About a decade ago, when I was researching publishers to submit to, the best place to find writing advice and support was the Writers and Artists yearbook. No doubt there were forums for poets and writers online but I didn’t know the existence of such things, never mind how to go about finding them. About half a decade ago there seemed to be more and more writing circles; mostly groups of friends or academic poets reading their work to each other for critique. Recently, online groups and forums tend to dominate.

A few times I’ve noticed, on poetry groups in particular, that people tend to post poems for people to leave comments, but more often than not get completely ignored. In one instance, a member had commented about how less and less editors and publishers tended to join such groups. Nowadays, I think people like to find freebies on websites or blogs. They hunt about on their ipads for anything free and downloadable. This is good in the sense that it brings poetry to the wider community, but on the other hand, does anyone apart from other poets read it? And then there’s the stigma attached to freebies; if it’s free does this mean the quality is lower?

Writing groups - to support and inspire you or to make you skim?

Writing groups – to support and inspire you or to make you skim?

It doesn’t have to be so. There are many ezines, which are free to peruse, but yet the work included has one BIG difference from free poetry on online groups – it has a stamp of quality from an editor. Anyone can post a freebie poem or snippet of writing on a community page, but stories or poems appearing on an ezine have been filtered by a publisher, who has painstakingly separated the wheat from the chaff. That isn’t to say that everything posted directly by an author without having gone through an editor’s sieve is of poor quality. But in my personal opinion, if an editor has given the thumbs up, chances are there will be more work worth reading properly and less that merits only a quick skim (at best), which is what I tend to do when browsing writing groups. The work in such places ranges from unedited rough drafts to a polished pieces and everything in between.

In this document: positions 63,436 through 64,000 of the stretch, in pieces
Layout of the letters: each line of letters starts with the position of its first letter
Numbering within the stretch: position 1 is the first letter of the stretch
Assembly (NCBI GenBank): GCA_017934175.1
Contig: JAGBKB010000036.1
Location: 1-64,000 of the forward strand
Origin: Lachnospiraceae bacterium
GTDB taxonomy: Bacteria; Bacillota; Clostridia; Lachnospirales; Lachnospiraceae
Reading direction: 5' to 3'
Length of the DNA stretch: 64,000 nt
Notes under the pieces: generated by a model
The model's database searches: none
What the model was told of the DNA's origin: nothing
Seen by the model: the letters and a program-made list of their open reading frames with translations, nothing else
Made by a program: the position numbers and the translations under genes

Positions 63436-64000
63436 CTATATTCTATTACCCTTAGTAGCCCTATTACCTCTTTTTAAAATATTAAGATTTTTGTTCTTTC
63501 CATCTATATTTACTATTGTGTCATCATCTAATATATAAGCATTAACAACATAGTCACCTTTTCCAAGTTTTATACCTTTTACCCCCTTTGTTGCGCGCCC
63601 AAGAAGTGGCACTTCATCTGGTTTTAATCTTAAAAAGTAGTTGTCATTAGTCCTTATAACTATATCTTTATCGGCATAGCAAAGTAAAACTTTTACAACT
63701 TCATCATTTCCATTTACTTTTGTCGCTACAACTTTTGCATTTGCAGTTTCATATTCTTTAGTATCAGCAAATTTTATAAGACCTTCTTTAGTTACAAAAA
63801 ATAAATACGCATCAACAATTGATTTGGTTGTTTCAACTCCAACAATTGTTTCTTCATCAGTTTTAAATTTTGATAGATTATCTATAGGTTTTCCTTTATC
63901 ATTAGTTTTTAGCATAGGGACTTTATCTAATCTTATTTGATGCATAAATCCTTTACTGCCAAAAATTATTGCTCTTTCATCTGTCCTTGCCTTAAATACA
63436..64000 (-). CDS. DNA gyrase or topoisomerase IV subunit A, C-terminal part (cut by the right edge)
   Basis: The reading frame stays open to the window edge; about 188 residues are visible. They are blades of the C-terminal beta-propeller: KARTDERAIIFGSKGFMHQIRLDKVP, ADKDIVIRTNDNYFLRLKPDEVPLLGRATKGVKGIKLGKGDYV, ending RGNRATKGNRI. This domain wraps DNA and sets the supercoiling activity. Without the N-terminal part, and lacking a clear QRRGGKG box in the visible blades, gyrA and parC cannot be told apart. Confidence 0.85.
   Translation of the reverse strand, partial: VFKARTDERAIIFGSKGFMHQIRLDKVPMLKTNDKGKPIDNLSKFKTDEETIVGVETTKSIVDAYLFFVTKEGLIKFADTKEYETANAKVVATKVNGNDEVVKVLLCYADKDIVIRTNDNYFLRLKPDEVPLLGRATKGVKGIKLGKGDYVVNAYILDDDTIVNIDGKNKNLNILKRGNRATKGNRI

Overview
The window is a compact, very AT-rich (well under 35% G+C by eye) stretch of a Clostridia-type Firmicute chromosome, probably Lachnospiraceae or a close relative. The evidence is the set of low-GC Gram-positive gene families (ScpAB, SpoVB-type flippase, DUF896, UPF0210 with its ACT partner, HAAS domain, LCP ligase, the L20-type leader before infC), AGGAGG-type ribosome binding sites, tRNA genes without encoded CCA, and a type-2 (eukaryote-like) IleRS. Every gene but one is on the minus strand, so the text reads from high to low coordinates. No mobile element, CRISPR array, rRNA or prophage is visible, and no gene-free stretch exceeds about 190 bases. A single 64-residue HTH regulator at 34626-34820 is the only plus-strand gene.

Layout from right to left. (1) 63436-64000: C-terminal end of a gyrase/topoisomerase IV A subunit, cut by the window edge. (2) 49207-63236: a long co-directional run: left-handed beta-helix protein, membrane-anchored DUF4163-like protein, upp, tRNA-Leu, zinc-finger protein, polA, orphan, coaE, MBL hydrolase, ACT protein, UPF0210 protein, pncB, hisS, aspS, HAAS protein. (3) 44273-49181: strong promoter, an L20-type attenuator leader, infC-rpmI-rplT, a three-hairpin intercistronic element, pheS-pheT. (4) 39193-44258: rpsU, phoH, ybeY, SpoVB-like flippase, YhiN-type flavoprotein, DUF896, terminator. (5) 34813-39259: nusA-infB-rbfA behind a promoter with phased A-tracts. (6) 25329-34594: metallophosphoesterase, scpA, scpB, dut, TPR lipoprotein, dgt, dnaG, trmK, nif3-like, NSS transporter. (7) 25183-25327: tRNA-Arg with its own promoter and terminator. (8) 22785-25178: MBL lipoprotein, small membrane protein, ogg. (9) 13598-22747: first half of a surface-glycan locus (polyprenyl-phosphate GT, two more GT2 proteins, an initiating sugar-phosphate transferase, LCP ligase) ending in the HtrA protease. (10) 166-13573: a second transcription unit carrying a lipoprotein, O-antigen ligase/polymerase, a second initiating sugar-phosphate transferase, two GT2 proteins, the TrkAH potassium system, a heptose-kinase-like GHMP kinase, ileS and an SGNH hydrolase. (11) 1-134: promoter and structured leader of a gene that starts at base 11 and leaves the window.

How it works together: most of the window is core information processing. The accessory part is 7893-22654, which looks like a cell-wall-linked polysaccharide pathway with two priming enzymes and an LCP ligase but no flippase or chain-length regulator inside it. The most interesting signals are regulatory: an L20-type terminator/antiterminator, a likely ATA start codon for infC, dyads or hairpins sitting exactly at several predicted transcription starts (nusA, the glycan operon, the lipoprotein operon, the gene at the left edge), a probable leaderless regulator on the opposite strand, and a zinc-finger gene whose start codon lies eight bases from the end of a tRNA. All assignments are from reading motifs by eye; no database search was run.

So what does it all come down to? A question of time. Since we have become a nation glued to our phones and other various gadgets, it is better to know what is worth an eyeful, and what will only cause an eyesore.  My personal view is that, if it’s an ezine, read it. And if it’s a writing forum, skim for the links to magazines or publishers and skip the free stuff. Then again, it’s a matter of taste.

About Leilanie Stewart

Leilanie Stewart is a novelist and poet. Her debut novel, Gods of Avalon Road was published by Blossom Spring Publishing in October 2019 and her second novel, The Buddha's Bone is forthcoming in October 2021. Leilanie has also published three poetry collections: The Redundancy of Tautology (Cyberwit, 2021); Chemotherapy for the Soul (Fowlpox Press, 2017); A Model Archaeologist (Eyewear Publishing, 2015) and two self-published pamphlets: Toebirds and Woodlice (Meandi Books, 2012); Metamorphosis of Woman (Meandi Books, 2012), satirical novella Zombie Reflux (Meandi Books, 2014) and surreal novelette, Til Death do us Boneapart (Dark Gothic Resurrected Magazine, 2017). Leilanie is also Editor in Chief of Bindweed Magazine, a poetry and fiction online magazine that also publishes a quarterly print anthology. She currently lives in Belfast with her writer and poet husband, Joseph Robert and their lively literary tot, a voracious reader of educational books. Literary blog: https://leilaniestewart.com/ Meandi Books: http://meandibooks.bigcartel.com/ Bindweed Magazine: https://bindweedmagazine.wordpress.com/

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